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Ji Yeon Kang, Khalid E. Ibrahim, John A. Juvik, Doo Hwan Kim, and Wha Jeung Kang

Strong evidence exists to suggest that increased consumption of glucosinolates from Brassica vegetables is associated with reduced risk of cancer induction and development. Development of elite germplasm of these vegetables with enhanced levels of glucosinolates will putatively enhance health promotion among the consuming public. To evaluate levels of glucosinolate phenotypic variation in Chinese cabbage tissue and partition the total phenotypic variation into component sources (genotype, environment, and genotype-by-environment interaction), a set of 23 Brassica rapa L. var. pekinensis genotypes were grown in two different environments (field plots and greenhouse ground beds). Gluconasturtiin and glucobrassicin were found to account for ≈80% of total head glucosinolate content. Significant differences were found in glucosinolate concentrations between the lowest and highest genotypes for glucobrassicin (6-fold) and for gluconasturtiin (2.5-fold). Analysis of variance showed that for the three major glucosinolates (gluconasturtiin, glucobrassicin, and progoitrin), the genotypic effects described most of the phenotypic variation (62% averaged over the three compounds). The next most important factor was genotype × environment interaction (29%), whereas variation affiliated with the environment was found to be relatively minor (8%). These results suggest that genetic manipulation and selection can be conducted to increase glucosinolate content and the putative health promotion associated with consumption of Chinese cabbage.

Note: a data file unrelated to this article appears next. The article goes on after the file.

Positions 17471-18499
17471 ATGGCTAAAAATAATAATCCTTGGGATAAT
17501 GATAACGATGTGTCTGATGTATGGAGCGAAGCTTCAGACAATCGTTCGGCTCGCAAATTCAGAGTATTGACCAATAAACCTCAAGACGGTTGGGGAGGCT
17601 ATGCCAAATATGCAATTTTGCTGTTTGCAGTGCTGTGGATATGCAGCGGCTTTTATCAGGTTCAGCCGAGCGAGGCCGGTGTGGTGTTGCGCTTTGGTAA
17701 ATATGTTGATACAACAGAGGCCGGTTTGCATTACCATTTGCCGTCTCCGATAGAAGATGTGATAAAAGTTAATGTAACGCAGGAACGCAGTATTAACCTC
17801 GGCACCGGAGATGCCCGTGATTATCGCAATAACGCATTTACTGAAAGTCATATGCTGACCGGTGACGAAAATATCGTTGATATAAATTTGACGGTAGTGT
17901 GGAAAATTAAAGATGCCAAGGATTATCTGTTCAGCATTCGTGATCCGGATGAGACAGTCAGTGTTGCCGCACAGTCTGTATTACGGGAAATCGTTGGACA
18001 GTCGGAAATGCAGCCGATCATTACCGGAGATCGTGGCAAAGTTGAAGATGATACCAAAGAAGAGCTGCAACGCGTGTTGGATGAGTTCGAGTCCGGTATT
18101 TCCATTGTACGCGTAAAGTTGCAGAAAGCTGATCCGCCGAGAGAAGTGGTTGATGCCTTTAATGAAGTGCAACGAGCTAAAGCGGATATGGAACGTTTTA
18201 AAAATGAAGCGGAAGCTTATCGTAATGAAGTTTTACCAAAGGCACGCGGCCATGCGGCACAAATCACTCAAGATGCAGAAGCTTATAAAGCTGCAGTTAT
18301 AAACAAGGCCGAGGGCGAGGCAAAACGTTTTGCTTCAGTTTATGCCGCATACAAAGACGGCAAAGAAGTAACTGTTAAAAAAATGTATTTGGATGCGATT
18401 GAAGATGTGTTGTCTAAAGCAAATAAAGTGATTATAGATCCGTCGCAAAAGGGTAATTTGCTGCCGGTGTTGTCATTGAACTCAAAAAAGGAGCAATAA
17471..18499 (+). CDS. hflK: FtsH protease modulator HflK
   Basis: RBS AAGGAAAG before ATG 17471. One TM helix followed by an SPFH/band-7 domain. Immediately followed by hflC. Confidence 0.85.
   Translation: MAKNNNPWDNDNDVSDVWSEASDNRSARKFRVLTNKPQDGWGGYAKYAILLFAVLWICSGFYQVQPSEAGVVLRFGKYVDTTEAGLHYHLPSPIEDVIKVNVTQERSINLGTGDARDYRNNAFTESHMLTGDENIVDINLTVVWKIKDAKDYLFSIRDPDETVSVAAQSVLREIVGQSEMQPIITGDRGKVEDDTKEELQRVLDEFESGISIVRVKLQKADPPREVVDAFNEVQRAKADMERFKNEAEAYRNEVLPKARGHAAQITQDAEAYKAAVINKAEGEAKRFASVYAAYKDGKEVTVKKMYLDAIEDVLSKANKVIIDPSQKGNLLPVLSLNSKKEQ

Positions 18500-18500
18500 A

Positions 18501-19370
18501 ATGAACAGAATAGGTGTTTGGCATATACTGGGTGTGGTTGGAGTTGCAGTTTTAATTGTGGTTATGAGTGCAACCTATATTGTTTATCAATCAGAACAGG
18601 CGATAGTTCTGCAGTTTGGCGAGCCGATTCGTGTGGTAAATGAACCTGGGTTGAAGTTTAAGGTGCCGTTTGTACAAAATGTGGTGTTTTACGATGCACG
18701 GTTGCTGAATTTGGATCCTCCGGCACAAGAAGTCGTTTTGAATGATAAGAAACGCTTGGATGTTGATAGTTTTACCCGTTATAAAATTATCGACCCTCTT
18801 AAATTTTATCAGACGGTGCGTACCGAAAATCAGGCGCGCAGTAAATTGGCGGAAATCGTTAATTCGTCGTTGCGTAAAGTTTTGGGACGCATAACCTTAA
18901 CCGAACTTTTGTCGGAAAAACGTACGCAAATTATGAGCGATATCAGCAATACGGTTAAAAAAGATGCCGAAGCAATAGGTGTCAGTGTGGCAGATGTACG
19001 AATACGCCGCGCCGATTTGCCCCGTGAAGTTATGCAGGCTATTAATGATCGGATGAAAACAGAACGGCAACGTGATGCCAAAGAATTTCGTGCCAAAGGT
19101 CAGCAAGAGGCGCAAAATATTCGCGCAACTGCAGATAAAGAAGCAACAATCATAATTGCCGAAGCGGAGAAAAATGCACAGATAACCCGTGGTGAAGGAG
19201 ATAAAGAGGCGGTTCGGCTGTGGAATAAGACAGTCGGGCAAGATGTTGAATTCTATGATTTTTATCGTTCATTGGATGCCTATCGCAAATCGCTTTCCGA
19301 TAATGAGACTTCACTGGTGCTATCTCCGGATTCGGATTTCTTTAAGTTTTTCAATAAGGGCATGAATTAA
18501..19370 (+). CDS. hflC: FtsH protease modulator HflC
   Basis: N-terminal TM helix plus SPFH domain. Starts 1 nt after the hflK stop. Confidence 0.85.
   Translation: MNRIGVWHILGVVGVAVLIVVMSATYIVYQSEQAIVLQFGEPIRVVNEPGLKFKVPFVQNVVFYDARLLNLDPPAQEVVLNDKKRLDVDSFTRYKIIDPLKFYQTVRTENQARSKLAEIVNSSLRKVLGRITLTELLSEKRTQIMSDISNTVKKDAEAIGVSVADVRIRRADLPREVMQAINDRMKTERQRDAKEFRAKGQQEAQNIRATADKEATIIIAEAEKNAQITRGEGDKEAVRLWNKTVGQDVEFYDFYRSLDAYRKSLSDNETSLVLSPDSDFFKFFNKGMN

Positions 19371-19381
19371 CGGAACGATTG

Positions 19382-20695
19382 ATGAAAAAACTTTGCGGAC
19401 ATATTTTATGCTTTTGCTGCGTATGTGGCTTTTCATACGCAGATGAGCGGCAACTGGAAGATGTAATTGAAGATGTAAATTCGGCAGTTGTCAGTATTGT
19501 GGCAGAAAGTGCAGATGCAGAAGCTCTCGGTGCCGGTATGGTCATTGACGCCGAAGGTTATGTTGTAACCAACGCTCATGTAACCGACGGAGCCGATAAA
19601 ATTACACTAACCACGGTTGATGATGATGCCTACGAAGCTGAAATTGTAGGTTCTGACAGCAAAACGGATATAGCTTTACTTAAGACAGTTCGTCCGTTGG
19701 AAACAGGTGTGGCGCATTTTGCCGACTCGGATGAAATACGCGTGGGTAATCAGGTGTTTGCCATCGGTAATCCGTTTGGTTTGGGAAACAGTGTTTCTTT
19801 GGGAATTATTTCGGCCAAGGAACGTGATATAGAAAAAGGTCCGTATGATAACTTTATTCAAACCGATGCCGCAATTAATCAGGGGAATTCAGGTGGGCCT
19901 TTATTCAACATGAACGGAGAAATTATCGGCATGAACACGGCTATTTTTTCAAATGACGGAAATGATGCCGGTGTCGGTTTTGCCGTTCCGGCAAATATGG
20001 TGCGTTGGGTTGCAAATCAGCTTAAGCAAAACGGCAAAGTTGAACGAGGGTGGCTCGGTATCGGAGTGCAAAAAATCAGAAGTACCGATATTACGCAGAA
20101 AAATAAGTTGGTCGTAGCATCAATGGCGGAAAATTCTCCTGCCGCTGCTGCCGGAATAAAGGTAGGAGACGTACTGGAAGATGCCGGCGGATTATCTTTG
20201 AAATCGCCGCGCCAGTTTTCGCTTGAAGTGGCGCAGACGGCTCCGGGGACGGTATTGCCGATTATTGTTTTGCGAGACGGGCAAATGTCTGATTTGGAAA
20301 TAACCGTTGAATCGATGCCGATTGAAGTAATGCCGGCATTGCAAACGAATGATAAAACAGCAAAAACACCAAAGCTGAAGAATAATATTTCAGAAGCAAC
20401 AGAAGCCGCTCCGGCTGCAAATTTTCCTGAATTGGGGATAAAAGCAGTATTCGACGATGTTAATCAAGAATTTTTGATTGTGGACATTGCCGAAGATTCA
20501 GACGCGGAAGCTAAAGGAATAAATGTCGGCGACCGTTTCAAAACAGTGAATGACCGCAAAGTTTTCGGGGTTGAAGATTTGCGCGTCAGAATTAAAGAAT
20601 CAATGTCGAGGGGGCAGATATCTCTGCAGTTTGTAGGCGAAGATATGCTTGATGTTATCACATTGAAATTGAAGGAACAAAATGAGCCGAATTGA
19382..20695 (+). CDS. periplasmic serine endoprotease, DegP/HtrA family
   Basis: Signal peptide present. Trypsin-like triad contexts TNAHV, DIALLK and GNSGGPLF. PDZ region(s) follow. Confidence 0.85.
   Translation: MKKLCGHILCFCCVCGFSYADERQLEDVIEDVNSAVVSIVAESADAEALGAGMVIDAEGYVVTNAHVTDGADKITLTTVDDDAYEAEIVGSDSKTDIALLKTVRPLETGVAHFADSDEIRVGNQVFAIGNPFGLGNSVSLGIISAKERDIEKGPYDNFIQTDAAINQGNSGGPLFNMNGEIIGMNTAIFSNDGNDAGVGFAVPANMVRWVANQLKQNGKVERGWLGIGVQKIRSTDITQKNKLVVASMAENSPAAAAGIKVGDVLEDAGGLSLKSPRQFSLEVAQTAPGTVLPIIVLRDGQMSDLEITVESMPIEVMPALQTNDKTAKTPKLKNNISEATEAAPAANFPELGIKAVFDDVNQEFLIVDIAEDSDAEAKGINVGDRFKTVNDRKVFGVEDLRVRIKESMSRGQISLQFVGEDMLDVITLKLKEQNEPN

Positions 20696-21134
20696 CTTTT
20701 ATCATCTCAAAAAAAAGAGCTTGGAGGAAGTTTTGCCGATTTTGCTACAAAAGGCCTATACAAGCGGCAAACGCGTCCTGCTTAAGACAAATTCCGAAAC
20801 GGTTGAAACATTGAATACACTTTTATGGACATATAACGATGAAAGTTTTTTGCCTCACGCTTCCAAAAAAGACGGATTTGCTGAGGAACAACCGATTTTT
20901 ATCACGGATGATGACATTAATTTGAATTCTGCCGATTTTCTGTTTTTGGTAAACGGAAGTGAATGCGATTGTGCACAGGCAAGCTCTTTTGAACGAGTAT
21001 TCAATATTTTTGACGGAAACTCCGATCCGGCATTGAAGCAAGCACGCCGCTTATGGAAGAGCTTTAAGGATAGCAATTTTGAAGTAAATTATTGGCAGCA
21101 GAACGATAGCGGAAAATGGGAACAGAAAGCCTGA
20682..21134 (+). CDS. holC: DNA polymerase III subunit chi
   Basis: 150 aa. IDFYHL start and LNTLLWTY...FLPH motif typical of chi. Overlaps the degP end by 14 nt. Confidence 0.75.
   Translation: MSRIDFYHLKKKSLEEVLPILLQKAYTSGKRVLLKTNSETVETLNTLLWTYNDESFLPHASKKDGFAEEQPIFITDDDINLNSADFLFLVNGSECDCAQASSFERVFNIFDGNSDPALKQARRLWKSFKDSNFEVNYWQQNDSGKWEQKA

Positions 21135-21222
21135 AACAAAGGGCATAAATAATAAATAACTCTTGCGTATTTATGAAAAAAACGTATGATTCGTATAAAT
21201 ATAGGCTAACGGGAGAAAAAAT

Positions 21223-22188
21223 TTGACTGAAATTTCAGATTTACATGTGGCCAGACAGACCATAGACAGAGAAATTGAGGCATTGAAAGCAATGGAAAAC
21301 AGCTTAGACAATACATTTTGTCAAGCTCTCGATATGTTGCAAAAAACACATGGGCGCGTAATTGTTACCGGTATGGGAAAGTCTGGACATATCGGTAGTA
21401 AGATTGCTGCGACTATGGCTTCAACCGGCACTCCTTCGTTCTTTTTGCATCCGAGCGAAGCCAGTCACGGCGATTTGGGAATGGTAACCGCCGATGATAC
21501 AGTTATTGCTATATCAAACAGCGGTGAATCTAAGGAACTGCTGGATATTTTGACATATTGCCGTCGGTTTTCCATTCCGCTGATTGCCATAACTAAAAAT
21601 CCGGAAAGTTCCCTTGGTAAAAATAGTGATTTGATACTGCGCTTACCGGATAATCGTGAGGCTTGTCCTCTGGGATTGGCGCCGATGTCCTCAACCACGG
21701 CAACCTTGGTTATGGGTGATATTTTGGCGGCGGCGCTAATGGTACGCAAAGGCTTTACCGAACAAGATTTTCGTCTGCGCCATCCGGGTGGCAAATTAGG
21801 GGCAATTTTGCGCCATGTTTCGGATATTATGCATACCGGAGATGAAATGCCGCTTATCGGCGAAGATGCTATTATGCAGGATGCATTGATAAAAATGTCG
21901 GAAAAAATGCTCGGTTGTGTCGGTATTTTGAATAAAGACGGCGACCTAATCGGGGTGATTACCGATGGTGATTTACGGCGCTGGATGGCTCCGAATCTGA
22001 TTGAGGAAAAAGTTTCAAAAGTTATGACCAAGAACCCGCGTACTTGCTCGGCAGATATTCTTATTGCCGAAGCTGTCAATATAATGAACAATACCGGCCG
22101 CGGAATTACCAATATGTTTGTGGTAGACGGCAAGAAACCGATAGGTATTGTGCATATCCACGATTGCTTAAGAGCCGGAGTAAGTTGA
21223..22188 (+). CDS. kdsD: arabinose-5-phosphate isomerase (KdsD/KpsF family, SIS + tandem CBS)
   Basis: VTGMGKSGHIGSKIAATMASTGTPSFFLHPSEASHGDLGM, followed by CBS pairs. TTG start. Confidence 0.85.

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Ji Yeon Kang, Khalid E. Ibrahim, Doo Hwan Kim, Wha-Jeung Kang, and John A. Juvik

Gluconasturtiin is a glucosinolate (GS) present in Chinese cabbage and its breakdown product, phenelethyl isothiocyanate (PEITC), inhibits phase I enzyme activation of endogenous carcinogenic compounds and enhances phase II enzyme detoxication, reducing cancer risk and promoting health in humans. This study was conducted to evaluate the interaction between the genotype and the environment to influence GSs in Chinese cabbage. Twenty-five accessions were grown in three environments and tissue quantified for GS levels by HPLC. While gluconasturtiin was observed to be the most abundant GS form, 3-indolylmethyl GS (glucobrassicin) and 1-methoxy-3-indolylmethyl-GS (neoglucobrassicin) were also found. Significant differences were observed among tissues, genotypes and environments in GS concentration and composition. Gluconasturtiin ranged from 0.56 μmol·g-1

DW in leaf tissue of Hau No. 2 to 11.89 μmol·g-1 DW in Chilsung. There were dramatic differences among different tissues of the same genotype with young leaf and root tissues having significantly higher concentrations of gluconasturtiin than other tissues. Gluconasturtiin in Sandong No. 5 ranged from 1.69 μmol·g-1 DW in mature leaves to 18.69 μmol·g-1 DW in root tissue. GS content of the same genotypes in three different environments indicated that plants grown in the greenhouse had higher GS content compared to field grown plants. Results of this study indicate that genotypic variation and the growing environment have substantial effects on GS content in Chinese cabbage. This investigation provides important information for future genetic and molecular studies and has identified Chinese cabbage genotypes that offer superior health benefits to consumers.